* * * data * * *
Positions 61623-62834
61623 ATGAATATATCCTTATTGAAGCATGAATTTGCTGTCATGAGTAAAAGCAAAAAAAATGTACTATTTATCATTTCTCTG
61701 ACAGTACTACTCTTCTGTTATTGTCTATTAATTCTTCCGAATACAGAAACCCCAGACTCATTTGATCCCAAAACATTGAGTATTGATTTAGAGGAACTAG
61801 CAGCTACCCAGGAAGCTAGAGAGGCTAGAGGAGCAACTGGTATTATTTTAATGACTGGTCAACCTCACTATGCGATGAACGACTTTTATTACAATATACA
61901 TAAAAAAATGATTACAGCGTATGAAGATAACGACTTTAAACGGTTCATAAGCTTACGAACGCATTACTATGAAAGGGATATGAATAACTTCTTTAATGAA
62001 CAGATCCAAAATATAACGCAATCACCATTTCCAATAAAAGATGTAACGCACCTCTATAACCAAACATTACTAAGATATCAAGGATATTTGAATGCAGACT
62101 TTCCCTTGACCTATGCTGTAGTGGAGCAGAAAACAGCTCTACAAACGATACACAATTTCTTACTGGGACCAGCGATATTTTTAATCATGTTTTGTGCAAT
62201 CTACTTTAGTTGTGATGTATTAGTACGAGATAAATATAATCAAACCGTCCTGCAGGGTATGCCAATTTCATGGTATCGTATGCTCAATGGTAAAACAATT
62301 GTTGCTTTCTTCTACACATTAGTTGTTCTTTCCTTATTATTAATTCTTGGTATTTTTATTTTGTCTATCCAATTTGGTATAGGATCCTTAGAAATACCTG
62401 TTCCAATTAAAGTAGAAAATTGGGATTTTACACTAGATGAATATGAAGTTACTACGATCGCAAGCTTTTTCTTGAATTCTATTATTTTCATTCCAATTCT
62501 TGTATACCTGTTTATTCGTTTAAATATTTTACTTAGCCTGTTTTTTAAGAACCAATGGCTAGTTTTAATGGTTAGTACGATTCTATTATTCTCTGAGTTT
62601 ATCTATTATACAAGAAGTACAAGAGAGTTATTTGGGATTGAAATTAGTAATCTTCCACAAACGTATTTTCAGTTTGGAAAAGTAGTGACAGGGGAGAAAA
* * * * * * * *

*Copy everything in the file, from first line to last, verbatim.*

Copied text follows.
Positions 61623-62834
61623 ATGAATATATCCTTATTGAAGCATGAATTTGCTGTCATGAGTAAAAGCAAAAAAAATGTACTATTTATCATTTCTCTG
61701 ACAGTACTACTCTTCTGTTATTGTCTATTAATTCTTCCGAATACAGAAACCCCAGACTCATTTGATCCCAAAACATTGAGTATTGATTTAGAGGAACTAG
61801 CAGCTACCCAGGAAGCTAGAGAGGCTAGAGGAGCAACTGGTATTATTTTAATGACTGGTCAACCTCACTATGCGATGAACGACTTTTATTACAATATACA
61901 TAAAAAAATGATTACAGCGTATGAAGATAACGACTTTAAACGGTTCATAAGCTTACGAACGCATTACTATGAAAGGGATATGAATAACTTCTTTAATGAA
62001 CAGATCCAAAATATAACGCAATCACCATTTCCAATAAAAGATGTAACGCACCTCTATAACCAAACATTACTAAGATATCAAGGATATTTGAATGCAGACT
62101 TTCCCTTGACCTATGCTGTAGTGGAGCAGAAAACAGCTCTACAAACGATACACAATTTCTTACTGGGACCAGCGATATTTTTAATCATGTTTTGTGCAAT
62201 CTACTTTAGTTGTGATGTATTAGTACGAGATAAATATAATCAAACCGTCCTGCAGGGTATGCCAATTTCATGGTATCGTATGCTCAATGGTAAAACAATT
62301 GTTGCTTTCTTCTACACATTAGTTGTTCTTTCCTTATTATTAATTCTTGGTATTTTTATTTTGTCTATCCAATTTGGTATAGGATCCTTAGAAATACCTG
62401 TTCCAATTAAAGTAGAAAATTGGGATTTTACACTAGATGAATATGAAGTTACTACGATCGCAAGCTTTTTCTTGAATTCTATTATTTTCATTCCAATTCT
62501 TGTATACCTGTTTATTCGTTTAAATATTTTACTTAGCCTGTTTTTTAAGAACCAATGGCTAGTTTTAATGGTTAGTACGATTCTATTATTCTCTGAGTTT
62601 ATCTATTATACAAGAAGTACAAGAGAGTTATTTGGGATTGAAATTAGTAATCTTCCACAAACGTATTTTCAGTTTGGAAAAGTAGTGACAGGGGAGAAAA